There’s fast food, there’s convenience food, there’s the slow food revolution – but what is mindful food? Or more specifically, mindful eating? Reassuringly, it boils down to simply being aware of what you’re eating and taking the time to enjoy the taste. Even better, it can help you lose weight. Nice!
According to a recent survey of 175 Accredited Practising Dietitians, by the Dieticians Association of Australia, almost 60 per cent are planning to fine tune eating habits by being more mindful in 2015. That’s a large proportion!
“Research is now showing that ‘mindful eating’ is a key part of achieving and maintaining a healthy weight,” explained Professor Clare Collins, spokesperson for the Dietitians Association of Australia and Accredited Practising Dietitian. “The aim of mindful eating is to learn to slow down so that you appreciate the food you’re eating – the texture, smell and taste, by making the most of each bite. Another key principle is being aware of the kilojoules you’re taking in so that you are able to make informed choices about what you eat.
“By consistently eating in this way, it becomes easier to stop after a couple of pieces of chocolate or a small slice of your favourite cake. You actually feel satisfied, which stops you from overeating. It also helps you work out when you may be stressed rather than hungry.”
Top tips for mindful eating
If eating mindfully is on your list of things to do this year, Professor Collins has outlined the following tips to get you started. And once you start, it will hopefully become an automatic way of life.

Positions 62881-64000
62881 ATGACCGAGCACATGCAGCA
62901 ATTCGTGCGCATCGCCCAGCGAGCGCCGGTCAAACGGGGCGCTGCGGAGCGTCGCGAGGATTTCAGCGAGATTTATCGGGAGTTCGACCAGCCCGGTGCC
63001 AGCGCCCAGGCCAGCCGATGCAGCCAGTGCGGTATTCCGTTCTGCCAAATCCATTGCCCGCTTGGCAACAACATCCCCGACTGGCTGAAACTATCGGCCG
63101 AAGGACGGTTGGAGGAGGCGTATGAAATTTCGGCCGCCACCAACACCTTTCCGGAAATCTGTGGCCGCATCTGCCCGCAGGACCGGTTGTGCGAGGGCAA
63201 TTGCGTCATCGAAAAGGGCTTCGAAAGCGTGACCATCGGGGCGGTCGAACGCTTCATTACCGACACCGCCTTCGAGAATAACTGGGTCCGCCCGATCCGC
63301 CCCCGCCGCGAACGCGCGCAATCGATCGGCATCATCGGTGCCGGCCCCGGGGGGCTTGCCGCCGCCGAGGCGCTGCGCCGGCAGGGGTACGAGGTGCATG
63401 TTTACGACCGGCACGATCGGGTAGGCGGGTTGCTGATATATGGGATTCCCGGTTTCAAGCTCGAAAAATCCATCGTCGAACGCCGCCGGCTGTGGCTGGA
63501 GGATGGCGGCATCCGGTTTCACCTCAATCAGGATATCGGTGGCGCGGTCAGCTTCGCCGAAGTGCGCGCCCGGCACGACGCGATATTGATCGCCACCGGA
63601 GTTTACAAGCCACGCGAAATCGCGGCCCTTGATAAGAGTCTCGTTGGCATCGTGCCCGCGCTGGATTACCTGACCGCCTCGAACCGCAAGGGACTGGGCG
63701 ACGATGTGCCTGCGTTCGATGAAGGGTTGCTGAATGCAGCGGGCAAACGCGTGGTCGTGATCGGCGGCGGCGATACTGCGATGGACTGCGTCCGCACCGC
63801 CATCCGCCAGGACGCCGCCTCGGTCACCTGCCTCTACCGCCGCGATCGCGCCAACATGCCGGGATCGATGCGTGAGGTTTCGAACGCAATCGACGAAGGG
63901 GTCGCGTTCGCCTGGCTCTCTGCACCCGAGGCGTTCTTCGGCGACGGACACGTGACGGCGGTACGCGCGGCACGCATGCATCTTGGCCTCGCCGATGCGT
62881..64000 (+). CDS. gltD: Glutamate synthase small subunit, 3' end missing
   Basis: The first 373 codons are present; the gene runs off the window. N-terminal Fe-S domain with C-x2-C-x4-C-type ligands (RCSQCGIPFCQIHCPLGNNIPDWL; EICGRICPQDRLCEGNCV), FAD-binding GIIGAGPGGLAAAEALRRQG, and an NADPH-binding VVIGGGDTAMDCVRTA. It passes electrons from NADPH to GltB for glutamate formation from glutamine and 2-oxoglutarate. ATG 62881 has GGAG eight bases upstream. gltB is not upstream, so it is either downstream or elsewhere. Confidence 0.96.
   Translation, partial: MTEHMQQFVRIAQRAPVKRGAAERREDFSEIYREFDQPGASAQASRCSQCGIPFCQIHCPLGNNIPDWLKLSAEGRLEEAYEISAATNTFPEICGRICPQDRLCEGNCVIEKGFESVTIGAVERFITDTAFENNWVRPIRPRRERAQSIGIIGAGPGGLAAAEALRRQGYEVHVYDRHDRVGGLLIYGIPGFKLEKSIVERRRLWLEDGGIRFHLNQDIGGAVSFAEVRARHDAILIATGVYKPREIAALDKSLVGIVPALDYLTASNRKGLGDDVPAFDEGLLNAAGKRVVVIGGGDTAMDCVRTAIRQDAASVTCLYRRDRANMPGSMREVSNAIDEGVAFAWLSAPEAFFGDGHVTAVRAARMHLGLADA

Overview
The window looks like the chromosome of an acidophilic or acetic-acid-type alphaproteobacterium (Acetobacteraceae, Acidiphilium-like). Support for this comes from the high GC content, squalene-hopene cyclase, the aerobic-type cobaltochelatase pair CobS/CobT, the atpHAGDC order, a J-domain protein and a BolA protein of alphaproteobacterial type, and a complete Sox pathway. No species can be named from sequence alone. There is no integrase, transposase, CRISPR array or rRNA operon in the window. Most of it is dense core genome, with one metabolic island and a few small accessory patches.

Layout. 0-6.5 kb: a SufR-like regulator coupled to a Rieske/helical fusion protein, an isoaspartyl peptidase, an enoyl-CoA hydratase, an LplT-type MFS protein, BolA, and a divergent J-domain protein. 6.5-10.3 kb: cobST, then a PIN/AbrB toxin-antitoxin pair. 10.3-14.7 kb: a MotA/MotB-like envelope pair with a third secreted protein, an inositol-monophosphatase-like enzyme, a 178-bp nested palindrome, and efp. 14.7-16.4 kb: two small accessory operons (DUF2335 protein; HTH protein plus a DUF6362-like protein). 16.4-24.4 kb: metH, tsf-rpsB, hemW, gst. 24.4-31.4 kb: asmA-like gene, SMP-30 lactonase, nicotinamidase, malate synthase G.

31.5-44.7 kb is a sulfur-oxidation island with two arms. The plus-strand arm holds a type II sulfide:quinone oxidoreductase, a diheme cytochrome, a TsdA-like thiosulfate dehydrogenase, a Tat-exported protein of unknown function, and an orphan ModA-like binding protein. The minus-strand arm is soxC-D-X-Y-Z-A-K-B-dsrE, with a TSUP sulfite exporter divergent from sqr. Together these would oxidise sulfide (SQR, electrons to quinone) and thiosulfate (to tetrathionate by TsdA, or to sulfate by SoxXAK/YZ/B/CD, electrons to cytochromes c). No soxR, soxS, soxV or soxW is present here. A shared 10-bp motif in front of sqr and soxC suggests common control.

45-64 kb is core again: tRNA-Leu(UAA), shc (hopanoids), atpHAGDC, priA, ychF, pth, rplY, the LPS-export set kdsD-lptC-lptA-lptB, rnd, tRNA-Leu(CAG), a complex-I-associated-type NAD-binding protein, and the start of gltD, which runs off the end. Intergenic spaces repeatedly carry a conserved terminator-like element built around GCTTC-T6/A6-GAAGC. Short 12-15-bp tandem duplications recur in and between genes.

- Eat slowly and savour the flavour of foods
- Choose mostly good-for-you, nourishing core foods, like fruit and vegetables
- Plan ahead so that you have the ingredients you ned for healthy meals on hand
- Make meals that require some preparation, and enjoy the process of cooking
- Become aware of hunger before you automatically eat in response to non-food reasons
- Sit down to eat at the dining table, rather than on the go or in the lounge room
- Eat with family or friends (and turn off the TV at meal times!)
- Select plates and cutlery to use that make meal times feel special
- Practice remembering what you ate yesterday
Become aware of what is in the food you eat by reading food labels and comparing productsThe Dietitians Association of Australia recommends that people looking to lose weight seek expert, tailored nutrition advice from an Accredited Practising Dietitian (APD). This will be based on the latest scientific research – and right for each individual. Finding an APD in your area is easy – visit www.healthyweightweek.com.au and click on the ‘Find an APD’ link.